China fracking quake-prone province shows zeal for gas

Wastewater Wells

The investigation by the U.S. Geological Survey did not suggest that fracking was causing the increase in quakes, though noted: “USGS scientists have found, however, that at some locations the increase in seismicity coincides with the injection of wastewater in deep disposal wells.”

While most induced temblors are not strong enough to be felt on the surface, a 5.7-magnitude earthquake linked to a disposal well in November 2011 in Oklahoma knocked down 14 homes and injured two people. Sichuan is almost eight times more densely populated than Oklahoma.

A 2008 earthquake in Wenchuan, Sichuan, the most powerful in China in more than a decade, killed 69,227 people, including 5,335 schoolchildren, after thousands of classrooms crumbled. China is home to three of the 10 deadliest earthquakes of all time, according to the U.S. Geological Survey.

Shale drilling is under way in California, also a seismically active region. Since the beginning of 2008, the state had 19 quakes with a magnitude of 5 or greater, according to the USGS. Sichuan had 59, according to the China Earthquake Networks Center.

Induced Earthquakes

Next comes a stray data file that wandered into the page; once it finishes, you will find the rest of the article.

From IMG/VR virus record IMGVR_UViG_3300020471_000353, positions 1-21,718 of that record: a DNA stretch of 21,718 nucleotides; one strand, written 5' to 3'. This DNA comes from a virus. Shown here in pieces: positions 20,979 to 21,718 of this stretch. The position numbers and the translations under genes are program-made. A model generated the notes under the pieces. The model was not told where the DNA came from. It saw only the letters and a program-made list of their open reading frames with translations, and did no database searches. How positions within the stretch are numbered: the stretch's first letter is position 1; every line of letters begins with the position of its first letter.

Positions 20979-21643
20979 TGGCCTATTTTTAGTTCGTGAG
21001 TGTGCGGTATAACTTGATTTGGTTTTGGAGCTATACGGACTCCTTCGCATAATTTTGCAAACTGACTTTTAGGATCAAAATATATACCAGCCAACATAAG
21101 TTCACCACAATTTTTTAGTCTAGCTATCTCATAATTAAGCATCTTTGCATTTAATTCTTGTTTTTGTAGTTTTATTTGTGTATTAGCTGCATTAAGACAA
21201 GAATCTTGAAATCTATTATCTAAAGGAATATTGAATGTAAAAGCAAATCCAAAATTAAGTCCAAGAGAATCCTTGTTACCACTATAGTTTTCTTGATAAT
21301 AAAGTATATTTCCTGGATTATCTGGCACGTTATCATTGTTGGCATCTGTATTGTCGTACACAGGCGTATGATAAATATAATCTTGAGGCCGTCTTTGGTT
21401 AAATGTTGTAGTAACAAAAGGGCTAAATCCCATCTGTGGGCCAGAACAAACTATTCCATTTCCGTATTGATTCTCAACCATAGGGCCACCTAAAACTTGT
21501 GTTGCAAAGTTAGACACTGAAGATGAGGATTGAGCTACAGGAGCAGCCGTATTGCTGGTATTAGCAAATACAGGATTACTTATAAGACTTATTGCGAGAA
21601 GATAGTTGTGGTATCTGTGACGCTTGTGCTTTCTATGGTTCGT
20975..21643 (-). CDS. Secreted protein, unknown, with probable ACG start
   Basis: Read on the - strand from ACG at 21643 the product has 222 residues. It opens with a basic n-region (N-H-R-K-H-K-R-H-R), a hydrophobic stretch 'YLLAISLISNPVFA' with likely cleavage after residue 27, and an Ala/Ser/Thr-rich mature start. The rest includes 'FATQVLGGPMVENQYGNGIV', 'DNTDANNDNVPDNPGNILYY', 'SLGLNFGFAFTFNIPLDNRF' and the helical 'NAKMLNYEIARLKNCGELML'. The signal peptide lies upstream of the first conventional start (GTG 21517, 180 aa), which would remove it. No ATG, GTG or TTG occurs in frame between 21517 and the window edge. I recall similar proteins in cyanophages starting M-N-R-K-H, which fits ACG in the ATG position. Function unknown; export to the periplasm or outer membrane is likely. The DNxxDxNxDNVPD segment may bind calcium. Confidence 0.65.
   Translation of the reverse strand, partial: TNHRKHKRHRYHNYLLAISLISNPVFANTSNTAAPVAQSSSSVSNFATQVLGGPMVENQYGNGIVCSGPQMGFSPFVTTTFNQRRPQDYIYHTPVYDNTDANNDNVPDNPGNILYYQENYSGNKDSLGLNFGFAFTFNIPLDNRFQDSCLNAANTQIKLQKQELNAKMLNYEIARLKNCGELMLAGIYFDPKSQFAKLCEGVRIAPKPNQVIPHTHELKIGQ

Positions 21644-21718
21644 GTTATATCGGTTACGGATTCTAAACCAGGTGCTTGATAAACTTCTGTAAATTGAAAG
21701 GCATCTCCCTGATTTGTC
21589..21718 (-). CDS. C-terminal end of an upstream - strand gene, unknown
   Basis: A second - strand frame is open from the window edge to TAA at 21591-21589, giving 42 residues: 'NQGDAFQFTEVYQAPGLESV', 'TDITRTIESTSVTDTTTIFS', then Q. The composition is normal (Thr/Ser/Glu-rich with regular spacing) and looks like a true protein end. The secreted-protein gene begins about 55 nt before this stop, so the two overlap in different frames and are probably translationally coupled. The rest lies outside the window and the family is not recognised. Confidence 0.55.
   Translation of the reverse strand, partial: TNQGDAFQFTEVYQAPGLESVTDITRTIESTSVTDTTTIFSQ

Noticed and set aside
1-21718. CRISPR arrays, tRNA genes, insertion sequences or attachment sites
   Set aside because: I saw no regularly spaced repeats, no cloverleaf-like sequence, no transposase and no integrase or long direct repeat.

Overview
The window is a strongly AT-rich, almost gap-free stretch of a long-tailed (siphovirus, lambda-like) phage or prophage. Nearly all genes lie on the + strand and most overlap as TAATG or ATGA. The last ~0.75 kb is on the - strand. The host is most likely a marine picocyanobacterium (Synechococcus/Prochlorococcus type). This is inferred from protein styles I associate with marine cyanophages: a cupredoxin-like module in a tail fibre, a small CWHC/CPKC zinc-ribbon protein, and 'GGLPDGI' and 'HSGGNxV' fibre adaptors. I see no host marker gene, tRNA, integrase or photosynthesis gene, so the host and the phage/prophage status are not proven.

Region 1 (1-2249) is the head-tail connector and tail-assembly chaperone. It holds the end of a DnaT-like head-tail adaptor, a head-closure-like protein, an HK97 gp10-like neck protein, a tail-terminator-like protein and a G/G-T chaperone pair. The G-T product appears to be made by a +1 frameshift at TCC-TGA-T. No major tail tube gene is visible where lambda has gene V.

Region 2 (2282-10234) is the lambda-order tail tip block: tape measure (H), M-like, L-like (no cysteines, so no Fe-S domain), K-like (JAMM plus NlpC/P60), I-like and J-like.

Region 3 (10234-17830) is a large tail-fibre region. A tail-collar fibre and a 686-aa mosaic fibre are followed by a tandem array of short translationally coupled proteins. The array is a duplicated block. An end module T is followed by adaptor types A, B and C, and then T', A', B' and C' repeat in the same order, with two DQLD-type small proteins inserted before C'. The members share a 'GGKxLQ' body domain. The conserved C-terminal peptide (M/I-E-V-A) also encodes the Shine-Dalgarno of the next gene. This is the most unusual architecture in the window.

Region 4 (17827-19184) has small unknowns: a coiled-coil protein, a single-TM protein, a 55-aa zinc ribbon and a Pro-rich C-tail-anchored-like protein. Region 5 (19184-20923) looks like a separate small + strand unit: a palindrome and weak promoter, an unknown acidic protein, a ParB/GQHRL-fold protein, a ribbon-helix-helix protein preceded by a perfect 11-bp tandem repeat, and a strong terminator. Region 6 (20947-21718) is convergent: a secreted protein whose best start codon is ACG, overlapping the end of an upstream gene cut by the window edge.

“Anytime you’re going into an area that’s more heavily faulted, the risk is higher that you could cause induced earthquakes,” said Briana Mordick, a staff scientist at the Natural Resource Defense Council and former geologist at Anadarko Petroleum Corp. “Sichuan is definitely a concern.”

Mordick said calculating seismic risk from tectonic stress is not simple.

Southwest China, which includes Sichuan, and the Upper Yangzi area account for 40 percent of the country’s shale gas reserves, according to the Ministry of Land and Resources. China aims to produce 6.5 billion cubic meters of shale gas by 2015 and as much as 100 billion cubic meters by 2020, from zero output this year. Current regulations don’t require earthquake surveys as part of the standard environmental impact assessment.

The Ministry, which regulates the oil and gas industry, didn’t respond to calls and faxes seeking clarity on rules governing seismic studies before drilling.

Pre-Drill Analysis

“We do detailed structural analysis as routine part of our pre-drill evaluation,” Shi Jiangtao, a Shell spokesman in Beijing, said in an e-mail. “This means that we evaluate the geology by using seismic, surface geology, nearby well data, etc.”

Shell, which plans to invest $1 billion a year in China’s shale gas industry, declined to comment directly on earthquake hazards in Sichuan. China National Petroleum, Shell’s partner, didn’t respond to an e-mailed list of questions. China Petrochemical Corp., which is also drilling in the area, didn’t respond to calls and e-mails seeking comment.

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